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Letters at 3AM: An Arbitrary Nation, Part 1

We are governed today by an arbitrary legal hodgepodge

By Michael Ventura, Fri., April 19, 2013

Letters at 3AM: An Arbitrary Nation, Part 1
Photo by Jason Stout

The Constitution of the United States – read it lately?

Perhaps not.

We'll start with the amendments, but first: my purpose. This series of columns is called "An Arbitrary Nation" because it will demonstrate that our Constitution is no longer a functioning document of law. Instead, we are governed today by an arbitrary legal hodgepodge that is arbitrarily applied with scant regard for constitutionality or any coherent code of principles. This state of affairs bears no resemblance to what we mean by the rule of law in a nation of laws.

Taken alone, any particular item of what follows might be thought an anomaly; take them together, and what you see is disintegration – a political entity strained and breaking at almost every point, too crippled to fix itself.

What to do about it? I have no idea. But I know this: It is idiotic to speak and think about American politics as though our system is what it was 20 years ago. Worse than idiotic – delusional.

Sound extreme? Well, here we go:

The First Amendment: "Congress shall make no law respecting an establishment of religion, or prohibiting the free exercise thereof; or abridging the freedom of speech, or of the press; or the right of the people peaceably to assemble, and to petition the Government for a redress of grievances."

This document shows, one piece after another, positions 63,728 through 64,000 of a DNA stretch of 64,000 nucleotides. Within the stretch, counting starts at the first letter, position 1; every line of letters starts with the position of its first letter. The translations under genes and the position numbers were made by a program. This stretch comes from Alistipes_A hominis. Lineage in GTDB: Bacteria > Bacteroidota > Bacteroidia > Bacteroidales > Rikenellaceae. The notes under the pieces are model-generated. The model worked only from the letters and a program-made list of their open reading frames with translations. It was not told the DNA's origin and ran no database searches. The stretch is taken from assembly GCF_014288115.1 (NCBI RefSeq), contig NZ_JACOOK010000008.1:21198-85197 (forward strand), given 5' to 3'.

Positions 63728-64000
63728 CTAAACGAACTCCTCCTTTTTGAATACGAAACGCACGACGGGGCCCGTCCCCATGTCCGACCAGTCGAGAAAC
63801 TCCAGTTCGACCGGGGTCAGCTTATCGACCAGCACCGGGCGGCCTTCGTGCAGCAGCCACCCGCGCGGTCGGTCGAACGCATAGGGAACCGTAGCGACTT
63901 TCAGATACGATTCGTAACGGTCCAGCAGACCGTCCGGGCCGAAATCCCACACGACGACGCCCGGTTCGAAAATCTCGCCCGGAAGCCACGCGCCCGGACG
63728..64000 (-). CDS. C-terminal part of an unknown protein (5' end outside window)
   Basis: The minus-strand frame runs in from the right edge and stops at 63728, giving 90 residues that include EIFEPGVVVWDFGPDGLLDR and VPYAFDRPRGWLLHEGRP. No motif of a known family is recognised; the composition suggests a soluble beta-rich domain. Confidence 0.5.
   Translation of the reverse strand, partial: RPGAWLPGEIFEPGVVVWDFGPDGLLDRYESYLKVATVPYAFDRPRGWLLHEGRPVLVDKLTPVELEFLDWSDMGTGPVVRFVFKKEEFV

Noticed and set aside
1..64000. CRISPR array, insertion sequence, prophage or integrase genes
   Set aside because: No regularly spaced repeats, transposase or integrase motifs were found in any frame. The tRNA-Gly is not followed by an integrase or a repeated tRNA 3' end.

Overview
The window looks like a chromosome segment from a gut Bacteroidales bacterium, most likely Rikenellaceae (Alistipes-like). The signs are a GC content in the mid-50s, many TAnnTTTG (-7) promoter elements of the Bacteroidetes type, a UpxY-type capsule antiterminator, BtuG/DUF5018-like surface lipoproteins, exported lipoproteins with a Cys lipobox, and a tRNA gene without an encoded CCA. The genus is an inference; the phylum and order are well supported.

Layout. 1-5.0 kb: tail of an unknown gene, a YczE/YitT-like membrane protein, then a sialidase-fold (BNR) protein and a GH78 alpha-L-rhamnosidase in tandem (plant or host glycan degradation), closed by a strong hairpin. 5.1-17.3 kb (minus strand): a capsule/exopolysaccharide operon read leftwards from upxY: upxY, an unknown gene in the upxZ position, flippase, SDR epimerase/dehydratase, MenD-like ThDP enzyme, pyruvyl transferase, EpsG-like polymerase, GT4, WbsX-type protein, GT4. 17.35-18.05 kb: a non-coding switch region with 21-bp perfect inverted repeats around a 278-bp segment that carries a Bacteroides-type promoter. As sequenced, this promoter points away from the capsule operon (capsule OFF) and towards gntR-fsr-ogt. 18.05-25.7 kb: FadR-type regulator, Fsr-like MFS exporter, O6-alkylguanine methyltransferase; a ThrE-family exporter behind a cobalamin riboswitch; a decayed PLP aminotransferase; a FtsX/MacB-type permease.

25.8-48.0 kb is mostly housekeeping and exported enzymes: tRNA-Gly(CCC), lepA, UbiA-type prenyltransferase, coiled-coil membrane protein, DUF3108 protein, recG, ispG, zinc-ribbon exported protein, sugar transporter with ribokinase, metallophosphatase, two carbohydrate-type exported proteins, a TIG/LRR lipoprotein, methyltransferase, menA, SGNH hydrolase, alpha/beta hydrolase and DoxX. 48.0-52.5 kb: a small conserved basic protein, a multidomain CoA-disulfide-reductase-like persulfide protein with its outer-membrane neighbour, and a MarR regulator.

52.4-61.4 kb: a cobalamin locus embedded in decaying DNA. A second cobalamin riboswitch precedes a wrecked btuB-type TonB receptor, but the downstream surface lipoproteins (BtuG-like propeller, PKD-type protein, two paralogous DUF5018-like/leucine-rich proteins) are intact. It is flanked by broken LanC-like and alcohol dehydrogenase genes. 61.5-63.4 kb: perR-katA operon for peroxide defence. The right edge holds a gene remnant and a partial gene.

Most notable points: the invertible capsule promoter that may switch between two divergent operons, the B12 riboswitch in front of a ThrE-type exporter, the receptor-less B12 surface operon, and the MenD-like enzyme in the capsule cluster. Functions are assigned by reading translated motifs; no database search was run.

Item 1: I was about to write the phrase "literate citizens," but it's worth mentioning at the outset that there are fewer and fewer of such people in this country, and that, though I keep my vocabulary on the street, there are many, many thousands of fellow citizens unable to read this or any serious article – a well-documented fact which, all by itself, wounds the body politic terribly.

Back to Item 1: Literate citizens who followed the 2012 elections know that the Supreme Court blew up the floodgates and let loose millions in "dark money" and "super PAC" contributions, giving anyone with the cash the power to influence any election anywhere in the country.

It should go without saying that your vote loses its weight and your voice loses its strength when local elections are no longer truly local. Yes, we've let this gradually happen nationwide, and we take it for granted. But is it democracy when factions far from home wield heavy power in your district?

What the Supreme Court did was to equate free speech with the money to buy a venue for free speech. It's official now: Speech equals money. So the court did not technically abridge freedom of speech. Instead, it turned up the volume on monied speech to a deafening roar. It didn't abridge, but it did corrupt. The Court used a law to diminish a law and drain the First Amendment's potency.

Item 2: The New York Times, August 2, 2012: "In response to recent ... disclosures about the so-called kill list of terrorist suspects designated for drone strikes and other intelligence matters, the Senate Intelligence Committee has approved misguided legislation that would severely chill news coverage of national security issues." This legislation was "drafted in secret without public hearings."

So it came to pass that, without fanfare or protest, the Intelligence Authorization Act for Fiscal Year 2013 got signed into law by President Obama during the last week of last year, rife with all the features that the Times feared.